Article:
Brit Rama set to beat 'Dravidian army'
English media compared Flintoff to Lord Rama and said he deserved to be "celebrated" for his godly virtues.india Updated: Mar 18, 2006 20:49 IST
An overzealous English media on Friday compared Andrew Flintoff to none other than Lord Rama and said the dashing cricketer deserved to be "celebrated" for his godly virtues.
A report in prestigious daily 'The Times' said though Flintoff was not, "despite superficial resemblances", the earthly form of a God but he was the nearest England had got to Rama and was doing a pretty good job.
It said 'Freddie' was "addressing the world yesterday in preparation for the longest and hardest test, or Test, of his career," referring to the final match between India and England that begins in Mumbai on Saturday.
Admitting that the comparison was not exact, it noted that Rama gave up his kingdom and his authority on a point of honour, while Flintoff has assumed authority and taken up captaincy on a point of honour.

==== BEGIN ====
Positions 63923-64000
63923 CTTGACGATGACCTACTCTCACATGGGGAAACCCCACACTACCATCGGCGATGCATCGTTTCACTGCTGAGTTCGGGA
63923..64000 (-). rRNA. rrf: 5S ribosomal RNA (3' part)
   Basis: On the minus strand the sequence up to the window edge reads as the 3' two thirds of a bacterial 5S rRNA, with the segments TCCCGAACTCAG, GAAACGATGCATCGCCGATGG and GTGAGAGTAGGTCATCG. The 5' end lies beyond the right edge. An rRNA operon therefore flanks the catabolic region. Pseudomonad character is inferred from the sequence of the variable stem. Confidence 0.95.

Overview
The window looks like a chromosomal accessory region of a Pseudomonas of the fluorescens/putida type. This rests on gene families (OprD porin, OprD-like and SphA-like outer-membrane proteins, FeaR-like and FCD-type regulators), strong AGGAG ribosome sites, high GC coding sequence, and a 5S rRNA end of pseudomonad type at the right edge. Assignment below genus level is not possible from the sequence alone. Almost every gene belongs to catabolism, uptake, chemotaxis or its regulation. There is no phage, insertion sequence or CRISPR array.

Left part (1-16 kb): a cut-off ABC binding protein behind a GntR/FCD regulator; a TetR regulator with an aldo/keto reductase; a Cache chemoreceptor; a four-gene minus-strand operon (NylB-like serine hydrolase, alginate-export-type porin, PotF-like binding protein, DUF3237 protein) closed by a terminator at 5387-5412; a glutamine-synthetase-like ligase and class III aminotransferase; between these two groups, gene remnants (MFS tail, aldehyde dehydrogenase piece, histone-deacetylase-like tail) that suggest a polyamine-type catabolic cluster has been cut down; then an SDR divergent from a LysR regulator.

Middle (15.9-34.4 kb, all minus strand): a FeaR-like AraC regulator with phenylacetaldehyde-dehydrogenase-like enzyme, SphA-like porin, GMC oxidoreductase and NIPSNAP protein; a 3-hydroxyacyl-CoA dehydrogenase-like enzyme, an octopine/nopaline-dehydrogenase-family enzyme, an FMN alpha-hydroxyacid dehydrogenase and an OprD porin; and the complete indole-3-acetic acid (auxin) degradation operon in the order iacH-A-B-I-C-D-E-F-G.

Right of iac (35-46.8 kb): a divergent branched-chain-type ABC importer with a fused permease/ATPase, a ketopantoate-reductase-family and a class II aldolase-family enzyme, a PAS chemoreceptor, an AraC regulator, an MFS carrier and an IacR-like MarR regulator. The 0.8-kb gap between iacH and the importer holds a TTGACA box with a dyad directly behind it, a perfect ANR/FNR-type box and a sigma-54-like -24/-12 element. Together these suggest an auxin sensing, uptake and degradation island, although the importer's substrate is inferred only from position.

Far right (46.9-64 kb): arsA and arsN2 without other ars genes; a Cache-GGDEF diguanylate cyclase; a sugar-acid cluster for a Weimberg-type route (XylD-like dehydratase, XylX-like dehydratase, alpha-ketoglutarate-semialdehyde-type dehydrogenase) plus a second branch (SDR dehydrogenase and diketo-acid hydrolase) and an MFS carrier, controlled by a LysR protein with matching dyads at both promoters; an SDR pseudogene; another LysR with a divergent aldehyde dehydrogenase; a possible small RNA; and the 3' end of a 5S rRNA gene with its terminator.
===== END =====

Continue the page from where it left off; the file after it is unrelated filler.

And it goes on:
"Both willingly accepted exile: Rama 14 years in the forest, Flintoff 14 extra days in India. But Rama had his loving and beloved wife, Sita, with him in exile; Flintoff's loving and beloved Rachel is back in England, having just given birth to their second child."
"Flintoff, then, must be celebrated - though perhaps not worshipped - for his honour, his sacrifice, his good cheer, Hare Freddie, hare Freddie, Freddie Freddie, hare hare, if I may say so without giving offence," wrote Simon Barnes.
"But now, for the hero of the 'Freddieyana', there is one final battle before he can fly home, no doubt with the aid of the great friend of Rama's father, 'Jetayu' the eagle."
It would be a great and well-deserved homecoming from the exile for Flintoff, the newspaper said.
As for the battle, it said it would take some serious heroism from most of the team if England were to level the series.
"The tasks looks impossible; but then the impossible was what Rama did best. We will see how Flintoff copes. Oh great one, you are born to restore righteousness and virtue to mankind and eliminate all evil, as the poet said. Tough job, Freddie, but someone's got to do it."